It’s old news that Twitter is an outlet through which television viewers can connect with actors and other “real” people attached to their favorite shows. But what if those same Twitter followers could connect with the “unreal” people as well? Until the marketing team for USA Network’s crime drama Covert Affairs unveiled its inaugural “tweetcast” in June, no television series had yet merged those imaginary people into a comprehensive Twitter world for fans to interact with.
Ostensibly an ongoing exchange of direct messages and @replies between such popular Covert Affairs characters as Christopher Gorham’s blind special-ops agent Auggie Anderson and CIA trainee Annie Walker, the tweetcast’s goal was to “create a secondary storyline in a digital storytelling atmosphere,” said Jesse Redniss, VP of digital strategy and development for USA Network.
The six-week campaign was partly inspired by lead actor Gorham, whose compulsive tweeting has earned him more than 50,000 Twitter followers. Occurring on a timeline built into the Covert Affairs website, it revolutionized what a tweet can do, posting images, videos and various “classified documents” culled from the show’s rich, imaginary world. A “Fan Feed” in the corner enabled followers to post their own tweets, ask questions and even suggest plot developments that were considered by the Covert Affairs writing team.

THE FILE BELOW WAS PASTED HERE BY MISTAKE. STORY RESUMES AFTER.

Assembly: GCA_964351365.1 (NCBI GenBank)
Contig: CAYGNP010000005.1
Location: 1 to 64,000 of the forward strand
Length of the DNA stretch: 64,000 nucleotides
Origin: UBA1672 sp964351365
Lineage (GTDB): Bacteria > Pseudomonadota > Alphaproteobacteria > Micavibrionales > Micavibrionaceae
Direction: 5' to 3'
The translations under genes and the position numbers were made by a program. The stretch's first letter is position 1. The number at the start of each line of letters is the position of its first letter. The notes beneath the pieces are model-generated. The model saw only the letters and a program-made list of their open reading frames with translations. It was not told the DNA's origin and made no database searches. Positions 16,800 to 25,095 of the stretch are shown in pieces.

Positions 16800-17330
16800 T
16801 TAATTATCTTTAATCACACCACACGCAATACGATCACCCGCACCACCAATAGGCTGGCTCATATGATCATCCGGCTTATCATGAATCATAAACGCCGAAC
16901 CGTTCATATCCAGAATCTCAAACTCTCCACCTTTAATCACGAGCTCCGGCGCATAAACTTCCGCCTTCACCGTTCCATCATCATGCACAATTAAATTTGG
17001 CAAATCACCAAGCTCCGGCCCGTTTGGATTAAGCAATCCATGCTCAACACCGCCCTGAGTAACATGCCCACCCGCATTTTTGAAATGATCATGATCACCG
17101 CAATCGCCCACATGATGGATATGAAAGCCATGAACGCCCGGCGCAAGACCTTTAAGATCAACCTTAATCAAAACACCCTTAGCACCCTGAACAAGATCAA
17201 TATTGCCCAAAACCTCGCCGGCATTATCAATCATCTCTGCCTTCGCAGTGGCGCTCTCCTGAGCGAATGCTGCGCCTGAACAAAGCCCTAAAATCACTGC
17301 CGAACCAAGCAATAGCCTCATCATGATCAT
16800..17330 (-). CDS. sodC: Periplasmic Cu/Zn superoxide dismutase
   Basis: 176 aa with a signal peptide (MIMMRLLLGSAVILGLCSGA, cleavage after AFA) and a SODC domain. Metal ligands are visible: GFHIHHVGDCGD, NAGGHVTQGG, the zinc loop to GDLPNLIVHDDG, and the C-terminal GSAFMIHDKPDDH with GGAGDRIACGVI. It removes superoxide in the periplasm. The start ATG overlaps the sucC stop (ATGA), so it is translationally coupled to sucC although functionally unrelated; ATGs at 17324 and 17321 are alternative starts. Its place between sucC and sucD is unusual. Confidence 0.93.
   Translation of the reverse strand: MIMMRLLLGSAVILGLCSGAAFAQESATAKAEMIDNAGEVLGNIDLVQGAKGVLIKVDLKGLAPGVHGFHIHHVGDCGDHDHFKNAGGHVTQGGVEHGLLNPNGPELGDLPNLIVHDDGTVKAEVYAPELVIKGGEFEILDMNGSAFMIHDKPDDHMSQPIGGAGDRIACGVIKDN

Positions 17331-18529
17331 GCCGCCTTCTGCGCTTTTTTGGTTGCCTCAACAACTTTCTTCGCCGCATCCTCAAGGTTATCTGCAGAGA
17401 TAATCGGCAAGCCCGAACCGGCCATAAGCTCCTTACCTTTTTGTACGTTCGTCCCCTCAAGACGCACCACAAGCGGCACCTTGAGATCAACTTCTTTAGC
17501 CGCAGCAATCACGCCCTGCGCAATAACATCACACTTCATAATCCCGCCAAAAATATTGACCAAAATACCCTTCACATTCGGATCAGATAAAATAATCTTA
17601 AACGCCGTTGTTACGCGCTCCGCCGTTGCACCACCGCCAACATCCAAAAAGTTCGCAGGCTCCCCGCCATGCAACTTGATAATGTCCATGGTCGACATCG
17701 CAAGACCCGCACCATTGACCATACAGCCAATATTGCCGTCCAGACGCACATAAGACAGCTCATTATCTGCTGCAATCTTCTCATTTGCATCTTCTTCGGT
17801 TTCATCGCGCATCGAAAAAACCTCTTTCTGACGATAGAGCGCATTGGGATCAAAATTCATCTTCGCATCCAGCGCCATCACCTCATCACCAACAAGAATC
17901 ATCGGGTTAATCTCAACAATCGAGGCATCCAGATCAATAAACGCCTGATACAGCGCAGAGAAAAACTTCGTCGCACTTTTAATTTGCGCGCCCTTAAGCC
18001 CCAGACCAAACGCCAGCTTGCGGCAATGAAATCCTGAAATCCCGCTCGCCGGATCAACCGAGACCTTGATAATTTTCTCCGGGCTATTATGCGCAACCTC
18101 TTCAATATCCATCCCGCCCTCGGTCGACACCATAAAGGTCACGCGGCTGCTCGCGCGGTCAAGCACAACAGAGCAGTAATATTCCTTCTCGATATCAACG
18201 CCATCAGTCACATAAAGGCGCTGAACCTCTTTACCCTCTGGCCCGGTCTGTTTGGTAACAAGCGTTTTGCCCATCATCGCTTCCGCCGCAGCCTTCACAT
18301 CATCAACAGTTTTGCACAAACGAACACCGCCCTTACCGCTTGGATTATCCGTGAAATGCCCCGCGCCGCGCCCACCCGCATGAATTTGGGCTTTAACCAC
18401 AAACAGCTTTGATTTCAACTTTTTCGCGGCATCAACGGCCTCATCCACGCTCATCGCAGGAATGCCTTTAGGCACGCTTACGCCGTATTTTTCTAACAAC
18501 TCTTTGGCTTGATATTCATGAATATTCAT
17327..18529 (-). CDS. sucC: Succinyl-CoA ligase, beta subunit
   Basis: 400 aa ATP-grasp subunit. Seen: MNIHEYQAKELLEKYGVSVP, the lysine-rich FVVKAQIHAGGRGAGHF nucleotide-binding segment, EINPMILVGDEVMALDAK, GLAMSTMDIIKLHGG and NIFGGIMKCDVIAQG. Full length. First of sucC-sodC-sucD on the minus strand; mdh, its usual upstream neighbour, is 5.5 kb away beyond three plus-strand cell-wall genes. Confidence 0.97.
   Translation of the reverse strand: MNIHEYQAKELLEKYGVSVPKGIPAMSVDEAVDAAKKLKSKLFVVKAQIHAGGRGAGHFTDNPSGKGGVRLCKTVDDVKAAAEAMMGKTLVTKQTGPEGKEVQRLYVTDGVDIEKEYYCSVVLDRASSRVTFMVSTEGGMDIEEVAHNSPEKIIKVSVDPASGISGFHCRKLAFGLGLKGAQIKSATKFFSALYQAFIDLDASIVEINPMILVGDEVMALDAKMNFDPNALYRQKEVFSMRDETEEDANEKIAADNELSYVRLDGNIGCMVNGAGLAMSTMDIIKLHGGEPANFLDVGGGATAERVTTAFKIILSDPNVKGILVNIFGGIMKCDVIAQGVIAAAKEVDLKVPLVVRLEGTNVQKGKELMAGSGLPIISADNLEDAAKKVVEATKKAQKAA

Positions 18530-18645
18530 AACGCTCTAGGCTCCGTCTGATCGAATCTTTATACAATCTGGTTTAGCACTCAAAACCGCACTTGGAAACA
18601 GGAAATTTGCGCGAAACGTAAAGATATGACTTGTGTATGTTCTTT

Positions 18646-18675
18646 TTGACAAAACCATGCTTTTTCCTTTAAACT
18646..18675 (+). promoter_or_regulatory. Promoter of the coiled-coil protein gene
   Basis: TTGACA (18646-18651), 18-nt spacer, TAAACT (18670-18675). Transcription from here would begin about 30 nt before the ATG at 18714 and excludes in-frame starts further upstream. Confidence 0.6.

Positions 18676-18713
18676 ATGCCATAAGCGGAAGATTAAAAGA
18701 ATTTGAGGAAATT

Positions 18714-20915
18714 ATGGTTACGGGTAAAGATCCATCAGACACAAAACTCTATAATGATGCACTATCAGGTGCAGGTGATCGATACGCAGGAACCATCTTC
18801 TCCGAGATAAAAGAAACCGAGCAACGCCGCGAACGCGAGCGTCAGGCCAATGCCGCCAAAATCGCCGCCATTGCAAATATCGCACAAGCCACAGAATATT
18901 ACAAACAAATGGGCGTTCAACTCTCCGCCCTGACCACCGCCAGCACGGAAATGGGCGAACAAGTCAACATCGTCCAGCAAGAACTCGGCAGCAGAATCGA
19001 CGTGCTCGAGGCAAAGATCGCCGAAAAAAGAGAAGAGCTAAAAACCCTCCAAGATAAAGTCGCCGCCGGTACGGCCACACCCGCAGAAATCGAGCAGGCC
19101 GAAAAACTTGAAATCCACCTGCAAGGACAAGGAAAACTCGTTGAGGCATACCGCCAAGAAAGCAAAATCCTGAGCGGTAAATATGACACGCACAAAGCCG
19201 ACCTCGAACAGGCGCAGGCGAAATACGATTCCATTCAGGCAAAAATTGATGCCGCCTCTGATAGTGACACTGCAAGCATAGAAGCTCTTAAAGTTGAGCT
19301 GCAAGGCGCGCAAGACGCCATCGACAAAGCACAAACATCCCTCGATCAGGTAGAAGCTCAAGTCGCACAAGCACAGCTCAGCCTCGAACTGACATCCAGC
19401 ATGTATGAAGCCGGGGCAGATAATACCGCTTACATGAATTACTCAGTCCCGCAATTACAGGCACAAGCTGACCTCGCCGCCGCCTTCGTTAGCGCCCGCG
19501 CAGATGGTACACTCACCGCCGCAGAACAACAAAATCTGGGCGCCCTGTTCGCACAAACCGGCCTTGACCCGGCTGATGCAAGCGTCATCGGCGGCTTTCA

Using a combination of extensive on-air and online promotion via the USA home page, Covert Affairs website and weekly newsletters, fan sites and of course outreach to Gorham’s 50,000-person Twitter army, the tweetcast drew in 30,000 active followers who tuned in for up to 110 new updates per week. Redniss says there is no method yet available for measuring the campaign’s impact on ratings, but taking into account followers’ retweeting and reposting material and their friends and followers entering the storyline, about 2.3 million people experienced the tweetcast in some form.